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UsesAthletic trainers and physical therapists
ManufacturerChattanooga Pharmaceutical Company

The hydrocollator, first introduced in 1947 by the Chattanooga Pharmaceutical Company,[1] consists of a thermostatically controlled water bath for placing bentonite-filled cloth heating pads. When the pads are removed from the bath, they are placed in covers and placed on the patient. The device is primarily used by athletic trainers and physical therapists.


The evidence behind the use of the hydrocollator is primarily concerned with achieving rapid heating of the tissue due to the more efficient transfer of energy through water as compared to air.[2] There is some concern that hydrocollator treatment may be less effective with overweight or obese patients.[3]

Heating methods are used commonly in patients with acute pain. It is recommended that heating pads be used at home on acute injuries for short term pain relief.[4]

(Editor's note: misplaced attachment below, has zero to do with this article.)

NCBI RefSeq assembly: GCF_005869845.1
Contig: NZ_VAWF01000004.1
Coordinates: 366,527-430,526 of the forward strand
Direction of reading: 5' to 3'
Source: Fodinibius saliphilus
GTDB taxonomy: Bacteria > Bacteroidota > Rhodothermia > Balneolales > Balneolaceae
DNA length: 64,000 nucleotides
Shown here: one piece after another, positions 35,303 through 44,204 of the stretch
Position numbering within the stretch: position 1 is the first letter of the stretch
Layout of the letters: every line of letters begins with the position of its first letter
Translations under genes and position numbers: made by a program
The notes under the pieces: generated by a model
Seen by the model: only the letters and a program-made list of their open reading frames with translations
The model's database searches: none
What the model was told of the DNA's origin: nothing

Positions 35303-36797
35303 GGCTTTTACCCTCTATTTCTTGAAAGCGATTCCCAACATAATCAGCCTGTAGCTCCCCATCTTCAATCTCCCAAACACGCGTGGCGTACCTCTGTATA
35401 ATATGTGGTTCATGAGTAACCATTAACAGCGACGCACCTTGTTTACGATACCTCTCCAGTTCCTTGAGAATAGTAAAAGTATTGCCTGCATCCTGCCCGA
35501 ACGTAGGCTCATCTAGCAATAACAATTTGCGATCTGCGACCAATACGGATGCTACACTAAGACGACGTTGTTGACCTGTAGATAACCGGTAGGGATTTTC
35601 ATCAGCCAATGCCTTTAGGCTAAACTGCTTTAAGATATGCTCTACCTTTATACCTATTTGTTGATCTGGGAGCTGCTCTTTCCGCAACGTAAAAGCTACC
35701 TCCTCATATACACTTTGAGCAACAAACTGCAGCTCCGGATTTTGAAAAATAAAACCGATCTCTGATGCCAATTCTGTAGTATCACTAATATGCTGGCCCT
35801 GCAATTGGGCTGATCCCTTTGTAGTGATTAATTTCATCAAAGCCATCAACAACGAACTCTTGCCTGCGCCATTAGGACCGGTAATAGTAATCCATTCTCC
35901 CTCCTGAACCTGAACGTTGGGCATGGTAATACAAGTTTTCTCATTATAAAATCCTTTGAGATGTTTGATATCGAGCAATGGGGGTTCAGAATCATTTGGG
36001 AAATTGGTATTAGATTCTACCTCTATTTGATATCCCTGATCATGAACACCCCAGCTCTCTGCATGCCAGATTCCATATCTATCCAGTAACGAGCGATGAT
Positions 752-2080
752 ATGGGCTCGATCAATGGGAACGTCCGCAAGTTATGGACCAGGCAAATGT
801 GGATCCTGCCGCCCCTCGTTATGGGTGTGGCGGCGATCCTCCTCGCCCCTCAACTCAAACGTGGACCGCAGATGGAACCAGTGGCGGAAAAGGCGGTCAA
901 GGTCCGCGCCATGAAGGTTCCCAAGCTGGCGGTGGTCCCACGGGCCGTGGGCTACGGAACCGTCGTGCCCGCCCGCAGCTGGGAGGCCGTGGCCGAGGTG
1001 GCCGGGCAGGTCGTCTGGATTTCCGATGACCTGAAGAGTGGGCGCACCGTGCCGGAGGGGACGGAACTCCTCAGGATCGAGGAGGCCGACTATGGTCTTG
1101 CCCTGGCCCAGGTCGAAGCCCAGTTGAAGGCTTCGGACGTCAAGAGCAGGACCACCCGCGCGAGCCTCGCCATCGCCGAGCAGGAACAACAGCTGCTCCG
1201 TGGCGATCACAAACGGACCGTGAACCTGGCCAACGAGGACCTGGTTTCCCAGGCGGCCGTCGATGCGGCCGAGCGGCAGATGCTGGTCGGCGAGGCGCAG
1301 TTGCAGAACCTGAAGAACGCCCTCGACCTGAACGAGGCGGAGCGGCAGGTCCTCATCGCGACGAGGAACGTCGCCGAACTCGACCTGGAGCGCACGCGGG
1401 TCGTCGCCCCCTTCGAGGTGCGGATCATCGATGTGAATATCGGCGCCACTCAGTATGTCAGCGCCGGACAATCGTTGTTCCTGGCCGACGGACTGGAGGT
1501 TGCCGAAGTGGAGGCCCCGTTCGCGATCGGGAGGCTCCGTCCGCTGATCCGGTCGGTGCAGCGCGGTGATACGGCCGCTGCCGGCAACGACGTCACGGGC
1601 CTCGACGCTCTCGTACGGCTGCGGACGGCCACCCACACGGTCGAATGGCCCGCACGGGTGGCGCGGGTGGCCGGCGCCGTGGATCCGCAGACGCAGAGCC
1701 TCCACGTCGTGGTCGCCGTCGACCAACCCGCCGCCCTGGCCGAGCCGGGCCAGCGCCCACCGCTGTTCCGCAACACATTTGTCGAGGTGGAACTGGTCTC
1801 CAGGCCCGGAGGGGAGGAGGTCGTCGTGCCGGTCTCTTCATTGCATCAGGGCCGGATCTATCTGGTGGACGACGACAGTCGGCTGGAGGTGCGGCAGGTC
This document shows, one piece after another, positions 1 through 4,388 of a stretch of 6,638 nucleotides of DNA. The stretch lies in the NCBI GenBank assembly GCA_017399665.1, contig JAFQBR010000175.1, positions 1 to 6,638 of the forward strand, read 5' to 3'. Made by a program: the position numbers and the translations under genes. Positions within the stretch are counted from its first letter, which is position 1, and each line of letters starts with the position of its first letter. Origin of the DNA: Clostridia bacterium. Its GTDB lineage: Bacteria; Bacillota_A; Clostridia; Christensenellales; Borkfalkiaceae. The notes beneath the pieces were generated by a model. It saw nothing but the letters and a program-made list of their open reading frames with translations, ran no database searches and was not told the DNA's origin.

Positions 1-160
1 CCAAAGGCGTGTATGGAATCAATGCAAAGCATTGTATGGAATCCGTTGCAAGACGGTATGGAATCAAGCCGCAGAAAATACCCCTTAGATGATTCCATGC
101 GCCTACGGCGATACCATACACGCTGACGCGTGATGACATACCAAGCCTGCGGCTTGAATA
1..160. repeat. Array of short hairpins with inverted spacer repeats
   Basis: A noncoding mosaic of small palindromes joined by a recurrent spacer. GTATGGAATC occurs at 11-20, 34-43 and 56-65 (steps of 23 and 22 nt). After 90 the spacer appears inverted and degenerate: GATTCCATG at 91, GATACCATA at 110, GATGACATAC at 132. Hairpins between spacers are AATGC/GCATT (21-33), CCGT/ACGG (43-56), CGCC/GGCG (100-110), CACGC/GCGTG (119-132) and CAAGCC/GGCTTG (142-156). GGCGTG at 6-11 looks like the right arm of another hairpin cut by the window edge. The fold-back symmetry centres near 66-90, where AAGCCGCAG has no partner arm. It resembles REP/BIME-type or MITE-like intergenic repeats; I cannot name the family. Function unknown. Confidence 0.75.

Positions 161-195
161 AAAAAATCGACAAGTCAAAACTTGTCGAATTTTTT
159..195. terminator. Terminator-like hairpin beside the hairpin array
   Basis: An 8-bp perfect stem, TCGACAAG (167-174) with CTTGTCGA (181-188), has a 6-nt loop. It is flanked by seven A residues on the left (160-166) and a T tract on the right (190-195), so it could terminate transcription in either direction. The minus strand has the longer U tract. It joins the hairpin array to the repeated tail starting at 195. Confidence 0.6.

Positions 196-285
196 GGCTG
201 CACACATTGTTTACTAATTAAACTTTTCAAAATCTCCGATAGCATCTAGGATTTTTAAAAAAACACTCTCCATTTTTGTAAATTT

1. ^ "HYDROCOLLATOR steam packs accepted". JAMA. 7. 145 (7): 487. Feb 17, 1951. doi:10.1001/jama.1951.02920250039010. PMID 14794475.
  2. ^ Petrofsky, J; Bains G; Prowse M; Gunda S; Berk L; Raju C; Ethiraju G; Vanarasa D; Madani P (2009). "Does skin moisture influence the blood flow response to local heat? A re-evaluation of the Pennes model". J Med Eng Technol. 33 (7): 532–7. doi:10.1080/03091900902952683. PMID 19484652.
  3. ^ Petrofsky, J; Bains G; Prowse M; Gunda S; Berk L; Raju C; Ethiraju G; Vanarasa D; Madani P. (2009). "Dry heat, moist heat and body fat: are heating modalities really effective in people who are overweight?". J Med Eng Technol. 33 (5): 361–9. doi:10.1080/03091900802355508. PMID 19499453.
  4. ^ Garra, Gregory (May 2010). "Heat or Cold Packs for Neck and Back Strain: A Randomized Controlled Trial of Efficacy". Academic Emergency Medicine (published May 1, 2010). 17 (5): 484–489. doi:10.1111/j.1553-2712.2010.00735.x. ISSN 1069-6563. PMID 20536800.